Abbey Moses used to tell her friends she’d never go to college.
As a teenager, she traveled to Africa and South America on mission trips, even flying to Bolivia – by herself – at 16 to work in an orphanage. She was already finding ways to experience and better the world, she thought, so why stop and earn an advanced degree?
Her mind changed once she graduated high school early and in 2012 toured the U.S. as an ambassador for Invisible Children, an organization raising awareness of the rebel militarized cult the Lord’s Resistance Army in Central Africa and its use of child soldiers.
“I was living with Ugandans who had survived a civil war,” she says. “It was really their influence that led me to ACU: These incredible women had fought for a high school education, hiding in bushes overnight so they could attend school in the morning and feel safe.
“I saw their hard work, and I saw the opportunity I had. They inspired me.”
The junior pre-law political science major from Abilene was recently elected as president of the Students’ Association after serving as vice president for her junior year. She has worked to improve nutrition among children in Cambodia for the Worldwide Witness program; heads up various environmental and social justice organizations such as Red Thread Movement; and is a Jack Pope Fellow. She plans to either attend law school or begin a master’s program in terrorism and political violence, followed by a doctorate in public policy and peace.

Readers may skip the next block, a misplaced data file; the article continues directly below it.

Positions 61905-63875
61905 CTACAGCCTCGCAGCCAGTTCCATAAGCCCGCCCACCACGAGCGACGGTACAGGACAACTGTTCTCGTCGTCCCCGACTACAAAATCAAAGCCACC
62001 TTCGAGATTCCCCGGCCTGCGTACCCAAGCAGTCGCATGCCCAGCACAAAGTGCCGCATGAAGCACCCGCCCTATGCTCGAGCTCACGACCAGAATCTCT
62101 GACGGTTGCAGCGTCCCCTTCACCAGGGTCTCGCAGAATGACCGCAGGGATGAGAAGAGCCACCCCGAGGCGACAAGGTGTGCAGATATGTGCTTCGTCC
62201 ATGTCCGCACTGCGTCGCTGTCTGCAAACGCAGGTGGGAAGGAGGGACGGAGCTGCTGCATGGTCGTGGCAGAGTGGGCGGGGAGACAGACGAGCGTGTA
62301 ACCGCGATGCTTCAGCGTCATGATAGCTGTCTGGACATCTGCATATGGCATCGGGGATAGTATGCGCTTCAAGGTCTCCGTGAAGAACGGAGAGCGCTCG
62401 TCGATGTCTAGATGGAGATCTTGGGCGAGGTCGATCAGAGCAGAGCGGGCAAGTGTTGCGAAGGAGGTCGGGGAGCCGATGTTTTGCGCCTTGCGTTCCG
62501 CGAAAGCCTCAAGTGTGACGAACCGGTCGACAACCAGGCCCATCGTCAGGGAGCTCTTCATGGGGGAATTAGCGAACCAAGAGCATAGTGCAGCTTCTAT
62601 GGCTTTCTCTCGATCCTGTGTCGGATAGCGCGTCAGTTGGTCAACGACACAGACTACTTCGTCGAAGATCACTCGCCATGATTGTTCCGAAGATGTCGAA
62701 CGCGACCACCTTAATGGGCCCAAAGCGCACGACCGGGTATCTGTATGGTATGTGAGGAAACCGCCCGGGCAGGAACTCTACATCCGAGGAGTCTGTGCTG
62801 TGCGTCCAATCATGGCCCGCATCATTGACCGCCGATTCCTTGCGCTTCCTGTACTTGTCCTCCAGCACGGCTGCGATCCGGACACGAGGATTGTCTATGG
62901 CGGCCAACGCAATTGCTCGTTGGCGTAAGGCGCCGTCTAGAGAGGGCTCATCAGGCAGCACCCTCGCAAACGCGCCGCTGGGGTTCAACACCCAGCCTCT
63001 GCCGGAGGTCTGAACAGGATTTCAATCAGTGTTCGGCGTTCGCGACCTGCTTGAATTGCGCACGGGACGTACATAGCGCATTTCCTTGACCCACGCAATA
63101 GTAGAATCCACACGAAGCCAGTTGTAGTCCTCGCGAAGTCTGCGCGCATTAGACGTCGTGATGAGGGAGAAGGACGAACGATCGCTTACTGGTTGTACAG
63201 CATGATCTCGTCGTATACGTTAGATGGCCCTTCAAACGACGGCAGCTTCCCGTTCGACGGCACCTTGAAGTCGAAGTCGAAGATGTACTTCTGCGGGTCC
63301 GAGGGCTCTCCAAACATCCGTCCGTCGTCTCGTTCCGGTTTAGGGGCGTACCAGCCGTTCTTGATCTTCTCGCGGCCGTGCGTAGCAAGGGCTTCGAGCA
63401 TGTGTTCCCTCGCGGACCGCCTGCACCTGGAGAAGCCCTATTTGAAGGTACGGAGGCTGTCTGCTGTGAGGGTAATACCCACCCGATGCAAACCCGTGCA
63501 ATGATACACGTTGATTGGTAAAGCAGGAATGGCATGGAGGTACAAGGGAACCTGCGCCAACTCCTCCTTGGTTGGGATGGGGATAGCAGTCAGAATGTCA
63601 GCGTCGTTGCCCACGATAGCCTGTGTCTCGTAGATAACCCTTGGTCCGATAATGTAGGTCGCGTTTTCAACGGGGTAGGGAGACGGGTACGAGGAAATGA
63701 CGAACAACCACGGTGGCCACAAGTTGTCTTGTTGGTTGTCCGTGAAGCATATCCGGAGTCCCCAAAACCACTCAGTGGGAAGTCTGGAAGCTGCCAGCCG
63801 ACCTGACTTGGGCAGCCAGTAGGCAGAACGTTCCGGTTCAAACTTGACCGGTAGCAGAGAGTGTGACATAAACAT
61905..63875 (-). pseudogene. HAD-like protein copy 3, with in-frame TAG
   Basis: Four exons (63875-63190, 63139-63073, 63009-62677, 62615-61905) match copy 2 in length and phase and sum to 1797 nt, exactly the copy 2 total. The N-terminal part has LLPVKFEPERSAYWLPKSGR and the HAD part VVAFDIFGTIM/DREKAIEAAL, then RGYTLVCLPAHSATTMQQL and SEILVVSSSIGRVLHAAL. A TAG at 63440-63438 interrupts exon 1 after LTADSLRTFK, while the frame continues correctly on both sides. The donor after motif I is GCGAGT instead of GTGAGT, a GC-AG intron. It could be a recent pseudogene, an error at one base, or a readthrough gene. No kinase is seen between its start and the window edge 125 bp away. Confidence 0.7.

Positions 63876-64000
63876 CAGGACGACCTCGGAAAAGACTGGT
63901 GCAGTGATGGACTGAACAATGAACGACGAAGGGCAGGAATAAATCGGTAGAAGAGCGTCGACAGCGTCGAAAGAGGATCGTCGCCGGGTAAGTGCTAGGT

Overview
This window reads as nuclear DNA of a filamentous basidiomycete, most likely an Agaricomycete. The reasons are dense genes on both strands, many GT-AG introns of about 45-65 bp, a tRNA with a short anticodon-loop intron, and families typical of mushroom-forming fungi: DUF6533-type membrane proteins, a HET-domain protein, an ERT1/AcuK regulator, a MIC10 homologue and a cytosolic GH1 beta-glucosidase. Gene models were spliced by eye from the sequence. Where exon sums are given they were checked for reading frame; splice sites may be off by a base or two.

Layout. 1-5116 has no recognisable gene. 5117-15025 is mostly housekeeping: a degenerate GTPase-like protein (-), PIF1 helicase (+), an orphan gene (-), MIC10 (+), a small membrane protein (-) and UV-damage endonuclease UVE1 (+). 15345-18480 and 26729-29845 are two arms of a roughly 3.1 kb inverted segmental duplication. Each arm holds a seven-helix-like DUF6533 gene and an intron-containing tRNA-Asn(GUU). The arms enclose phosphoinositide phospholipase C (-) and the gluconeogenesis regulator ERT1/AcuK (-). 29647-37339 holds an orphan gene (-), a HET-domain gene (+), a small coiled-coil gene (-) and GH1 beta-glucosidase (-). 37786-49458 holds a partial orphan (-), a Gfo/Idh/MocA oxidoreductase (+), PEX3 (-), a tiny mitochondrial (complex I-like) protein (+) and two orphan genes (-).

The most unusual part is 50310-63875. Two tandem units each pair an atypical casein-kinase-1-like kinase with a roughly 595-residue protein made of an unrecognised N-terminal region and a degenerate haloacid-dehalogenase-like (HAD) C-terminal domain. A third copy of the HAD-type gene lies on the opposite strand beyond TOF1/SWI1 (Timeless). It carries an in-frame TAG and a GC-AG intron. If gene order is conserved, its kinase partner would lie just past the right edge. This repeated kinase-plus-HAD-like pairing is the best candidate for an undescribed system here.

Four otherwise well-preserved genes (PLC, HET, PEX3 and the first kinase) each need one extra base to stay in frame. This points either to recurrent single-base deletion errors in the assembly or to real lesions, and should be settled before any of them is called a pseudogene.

Justice is her cause, and she says she is thankful she can attend a university that is dedicated to fostering global-minded servant leaders.
“The call to serve the marginalized is what Jesus asked of us,” Abbey says. “That manifests itself in different ways for different people. ACU is a place where I’ve been able to focus on my passions and develop my leadership skills for a future. I’m so thankful to all of the professors and others who have prepared me to be in the roles I’m in now.”
Here, Abbey also is able to mentor freshmen women through the Student Opportunities, Advocacy and Resources (SOAR) program. She’s an ally for peers who need additional support, be it emotional, spiritual or financial. This role has made her even more thankful for the aid she and students like her mentees receive, she says, and for the donors who help make their education possible.
“Scholarships are so important and can truly change the life of a student in need,” she says. “I’m thankful for the support I receive, and I know that in the future, I’ll be able to give back to scholarships for students.”
That future is looking bright. No matter where she lands or in what role she serves, she says, it will be to the benefit of others.
“Some days, I really want to move to Cambodia, live in a village and pour all of my love into a community,” Abbey says. “Other days, I’m like, ‘I could be president of the United States.’
“We’ll see where the Lord takes me.”
Published: April 2016